Led Zeppelin Wins ‘Stairway to Heaven’ Copyright Infringement Suit
In an unanimous decision, a federal jury announced on Thursday, June 23, that Led Zeppelin did not plagiarize their song, “Stairway to Heaven.”
Michael Skidmore, a trustee for Randy Wolfe—guitarist of band, Spirit—filed a complaint in an eastern district of Pennsylvania court in 2014, accusing Led Zeppelin of copyright infringement. Skidmore claimed the introduction of “Stairway to Heaven” was stolen from Spirit’s track, “Taurus.”
Skidmore was seeking $40 millim in damages and a writing credit for Wolfe.
However, the eight-member jury found Led Zeppelin not guilty, citing the “original elements of Spirit’s song are not extrinsically similar” to “Stairway to Heaven.”
Reports indicate Zeppelin guitarist Jimmy Page and singer Robert Plant were in the courtroom when the verdict was read and expressed excitement over the ruling.
“We are grateful for the jury’s conscientious service and pleased that it has ruled in our favor, putting to rest questions about the origins of ‘Stairway to Heaven’ and confirming what we have known for 45 years,” the pair wrote in a joint statement. “We appreciate our fans’ support, and look forward to putting this legal matter behind us.”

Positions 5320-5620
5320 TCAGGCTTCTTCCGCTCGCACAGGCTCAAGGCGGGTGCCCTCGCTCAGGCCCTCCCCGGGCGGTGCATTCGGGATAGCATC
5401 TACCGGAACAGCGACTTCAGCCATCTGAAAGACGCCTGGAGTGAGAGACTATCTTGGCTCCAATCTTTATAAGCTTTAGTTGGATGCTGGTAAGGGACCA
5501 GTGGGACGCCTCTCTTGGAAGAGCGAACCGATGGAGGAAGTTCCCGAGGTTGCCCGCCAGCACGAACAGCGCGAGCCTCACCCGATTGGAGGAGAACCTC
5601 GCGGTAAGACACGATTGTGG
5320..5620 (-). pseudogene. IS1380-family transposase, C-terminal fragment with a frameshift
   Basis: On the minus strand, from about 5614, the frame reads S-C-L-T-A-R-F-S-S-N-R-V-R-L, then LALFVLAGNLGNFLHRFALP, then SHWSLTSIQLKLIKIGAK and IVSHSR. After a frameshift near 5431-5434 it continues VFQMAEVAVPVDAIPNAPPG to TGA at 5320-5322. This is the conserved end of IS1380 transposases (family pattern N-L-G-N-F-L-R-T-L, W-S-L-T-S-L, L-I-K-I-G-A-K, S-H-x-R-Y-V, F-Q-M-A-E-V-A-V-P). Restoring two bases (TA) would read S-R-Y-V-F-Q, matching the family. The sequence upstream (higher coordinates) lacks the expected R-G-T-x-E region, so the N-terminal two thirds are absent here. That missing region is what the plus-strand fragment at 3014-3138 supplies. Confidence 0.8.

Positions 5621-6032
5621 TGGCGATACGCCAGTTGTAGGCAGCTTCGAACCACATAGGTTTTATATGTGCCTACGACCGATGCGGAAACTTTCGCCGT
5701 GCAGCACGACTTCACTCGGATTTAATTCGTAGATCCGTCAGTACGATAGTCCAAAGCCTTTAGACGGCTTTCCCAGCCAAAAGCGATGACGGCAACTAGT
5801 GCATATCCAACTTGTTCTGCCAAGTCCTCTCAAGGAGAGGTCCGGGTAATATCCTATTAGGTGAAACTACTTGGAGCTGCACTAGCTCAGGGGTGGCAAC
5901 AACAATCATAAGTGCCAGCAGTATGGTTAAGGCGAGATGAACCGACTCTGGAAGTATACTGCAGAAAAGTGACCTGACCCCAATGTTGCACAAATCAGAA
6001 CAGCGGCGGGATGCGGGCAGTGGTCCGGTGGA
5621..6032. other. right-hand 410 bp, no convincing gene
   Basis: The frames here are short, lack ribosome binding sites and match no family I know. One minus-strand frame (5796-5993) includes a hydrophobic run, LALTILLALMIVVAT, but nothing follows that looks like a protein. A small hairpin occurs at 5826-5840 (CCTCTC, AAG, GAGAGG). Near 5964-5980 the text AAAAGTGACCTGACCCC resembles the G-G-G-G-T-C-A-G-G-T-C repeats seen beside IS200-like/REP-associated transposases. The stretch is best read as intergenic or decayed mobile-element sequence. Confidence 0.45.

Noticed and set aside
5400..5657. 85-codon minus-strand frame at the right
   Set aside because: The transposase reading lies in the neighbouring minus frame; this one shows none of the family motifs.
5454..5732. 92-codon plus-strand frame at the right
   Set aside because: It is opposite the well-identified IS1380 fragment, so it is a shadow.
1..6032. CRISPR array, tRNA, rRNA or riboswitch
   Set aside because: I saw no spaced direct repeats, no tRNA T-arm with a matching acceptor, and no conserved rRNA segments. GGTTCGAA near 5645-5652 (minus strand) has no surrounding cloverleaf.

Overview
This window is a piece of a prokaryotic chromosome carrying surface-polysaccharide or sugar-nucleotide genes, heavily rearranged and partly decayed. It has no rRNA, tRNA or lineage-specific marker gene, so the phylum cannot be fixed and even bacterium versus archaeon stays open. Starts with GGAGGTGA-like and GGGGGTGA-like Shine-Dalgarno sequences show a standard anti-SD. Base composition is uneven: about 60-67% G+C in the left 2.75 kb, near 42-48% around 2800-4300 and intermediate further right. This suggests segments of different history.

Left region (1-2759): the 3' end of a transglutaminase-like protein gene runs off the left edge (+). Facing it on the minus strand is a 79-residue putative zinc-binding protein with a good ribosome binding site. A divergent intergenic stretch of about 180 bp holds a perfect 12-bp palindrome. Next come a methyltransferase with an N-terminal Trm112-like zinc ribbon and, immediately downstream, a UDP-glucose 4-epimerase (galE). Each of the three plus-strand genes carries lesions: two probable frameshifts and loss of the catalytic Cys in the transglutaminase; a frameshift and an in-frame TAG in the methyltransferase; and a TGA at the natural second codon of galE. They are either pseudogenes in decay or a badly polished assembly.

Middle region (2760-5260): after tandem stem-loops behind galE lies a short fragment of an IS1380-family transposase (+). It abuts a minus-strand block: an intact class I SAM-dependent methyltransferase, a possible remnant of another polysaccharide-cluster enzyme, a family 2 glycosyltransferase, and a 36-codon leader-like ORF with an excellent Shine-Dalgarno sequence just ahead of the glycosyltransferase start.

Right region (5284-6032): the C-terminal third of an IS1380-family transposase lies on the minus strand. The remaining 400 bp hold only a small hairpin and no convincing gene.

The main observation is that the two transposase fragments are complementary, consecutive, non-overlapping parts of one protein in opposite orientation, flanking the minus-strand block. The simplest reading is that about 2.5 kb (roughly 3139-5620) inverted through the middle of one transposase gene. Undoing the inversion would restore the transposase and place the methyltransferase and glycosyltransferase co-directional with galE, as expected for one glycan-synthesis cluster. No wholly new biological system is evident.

Warner Music Group shared similar sentiments.
“At Warner Music Group, supporting our artists and protecting their creative freedom is paramount. We are pleased that the jury found in favor of Led Zeppelin, re-affirming the true origins of ‘Stairway to Heaven’. Led Zeppelin is one of the greatest bands in history, and Jimmy Page and Robert Plant are peerless songwriters who created many of rock’s most influential and enduring songs.”
Attorneys for Skidmore expressed frustration over the ruling.
“They won on a technicality,”Francis Malofiy said. “We proved access. We proved they had access to the music, but the jury never heard the music.”
“Taurus” was never played for the jury. “So the jury’s sitting there with basically blinders on without ever having the opportunity of hearing the evidence at issue.”
He added, “We’re fighting with a foot stapled to the ground, and an arm tied behind our back, and it wasn’t a fair fight.”
Malofiy intends to appeal the decision.